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January 02, 2019

More people moved out of New Jersey than any other state in 2018

The Garden State did, however, see a net gain among the 18-to-34 age group

Moving Population
Welcome to New Jersey sign Screenshot/Google Street View

The "Welcome to New Jersey" sign on the N.J. sign of the Delaware Memorial Bridge.

Each year for the last 42 years, United Van Lines has released its National Movers Study, which examines which states U.S. residents are leaving, and which ones they’re moving to.

In 2018, New Jersey leapt past last year’s champion Illinois to take the top spot … on the wrong end of the spectrum.

According to the study, 66.8 percent of New Jersey’s moves last year were outbound, the highest rate in the country.

Illinois (65.9 percent), Connecticut (62 percent), New York (61.5 percent), and Kansas (58.7 percent) round out the top five most moved-from states.

Among age demographics, New Jersey actually had a good year in terms of attracting its future: the 18-to-34 age group saw 7.97 percent more moves to the Garden State than moves away. On the other side, though, New Jersey saw retirees leaving the state nearly 10 percent more often than arriving.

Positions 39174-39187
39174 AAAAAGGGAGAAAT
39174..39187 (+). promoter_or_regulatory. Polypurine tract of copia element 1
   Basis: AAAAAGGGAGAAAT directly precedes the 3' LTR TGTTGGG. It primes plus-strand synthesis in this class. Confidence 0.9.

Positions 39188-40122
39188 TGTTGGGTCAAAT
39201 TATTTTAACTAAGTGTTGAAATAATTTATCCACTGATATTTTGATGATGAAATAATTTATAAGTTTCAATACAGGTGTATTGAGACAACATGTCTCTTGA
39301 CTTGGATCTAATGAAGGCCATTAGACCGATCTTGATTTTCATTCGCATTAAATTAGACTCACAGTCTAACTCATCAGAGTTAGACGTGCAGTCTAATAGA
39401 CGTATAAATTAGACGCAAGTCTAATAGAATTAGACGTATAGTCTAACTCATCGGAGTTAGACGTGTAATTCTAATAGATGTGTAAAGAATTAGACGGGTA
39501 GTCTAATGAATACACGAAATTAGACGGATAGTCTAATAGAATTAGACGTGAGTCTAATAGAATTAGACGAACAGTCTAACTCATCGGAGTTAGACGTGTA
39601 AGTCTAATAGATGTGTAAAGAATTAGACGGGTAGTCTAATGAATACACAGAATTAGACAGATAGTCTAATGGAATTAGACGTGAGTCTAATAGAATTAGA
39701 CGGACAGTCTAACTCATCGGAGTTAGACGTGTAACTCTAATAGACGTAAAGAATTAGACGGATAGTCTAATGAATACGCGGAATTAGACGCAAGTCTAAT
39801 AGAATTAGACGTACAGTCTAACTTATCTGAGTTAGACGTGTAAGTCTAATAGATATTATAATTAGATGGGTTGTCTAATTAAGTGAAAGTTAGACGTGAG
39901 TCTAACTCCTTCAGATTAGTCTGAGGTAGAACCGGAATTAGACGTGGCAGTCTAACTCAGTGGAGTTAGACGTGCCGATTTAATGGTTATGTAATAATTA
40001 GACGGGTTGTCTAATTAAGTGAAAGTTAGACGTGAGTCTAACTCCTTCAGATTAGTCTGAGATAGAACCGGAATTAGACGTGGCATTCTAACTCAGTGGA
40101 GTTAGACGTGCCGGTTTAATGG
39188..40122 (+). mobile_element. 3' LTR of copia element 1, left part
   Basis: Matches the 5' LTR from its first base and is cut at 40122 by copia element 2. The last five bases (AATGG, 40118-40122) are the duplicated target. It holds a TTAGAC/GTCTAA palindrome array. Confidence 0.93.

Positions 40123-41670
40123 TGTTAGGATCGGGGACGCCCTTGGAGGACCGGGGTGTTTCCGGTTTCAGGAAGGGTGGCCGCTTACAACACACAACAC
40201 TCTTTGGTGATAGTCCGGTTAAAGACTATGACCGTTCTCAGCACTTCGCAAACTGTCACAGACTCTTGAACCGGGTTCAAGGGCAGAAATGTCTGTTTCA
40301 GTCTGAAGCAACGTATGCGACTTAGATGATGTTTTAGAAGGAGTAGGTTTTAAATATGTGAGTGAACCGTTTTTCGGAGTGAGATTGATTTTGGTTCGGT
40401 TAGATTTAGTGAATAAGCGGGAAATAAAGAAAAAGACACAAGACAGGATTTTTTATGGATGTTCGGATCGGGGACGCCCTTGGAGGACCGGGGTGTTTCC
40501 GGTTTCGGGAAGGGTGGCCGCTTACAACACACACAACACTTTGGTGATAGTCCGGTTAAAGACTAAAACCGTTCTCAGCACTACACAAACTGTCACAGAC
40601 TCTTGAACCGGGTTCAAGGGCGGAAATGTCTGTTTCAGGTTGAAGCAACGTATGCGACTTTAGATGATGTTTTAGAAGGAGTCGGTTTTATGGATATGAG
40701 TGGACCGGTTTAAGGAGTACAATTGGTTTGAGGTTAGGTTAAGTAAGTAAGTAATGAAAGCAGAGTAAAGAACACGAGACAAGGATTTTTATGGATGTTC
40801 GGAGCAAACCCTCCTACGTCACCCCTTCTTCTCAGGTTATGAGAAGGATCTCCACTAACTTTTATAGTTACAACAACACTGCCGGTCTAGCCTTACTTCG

You can explore the entire map below:

The main reasons for moving out of New Jersey, according to the study, were new jobs (34.73 percent), retirement (34.51 percent), and family (20.44 percent), followed closely by lifestyle (17.36 percent) and more distantly by health (6.15 percent).

Nearly two-thirds of people who moved to New Jersey in 2018 (61.84 percent) did it for a job.

The five most moved-to states last year? Vermont (72.6 percent), Oregon (63.8 percent), Idaho (62.4 percent), Nevada (61.8 percent), and Arizona (60.2 percent).

But hey, maybe those dog-friendly breweries will fix all of this.

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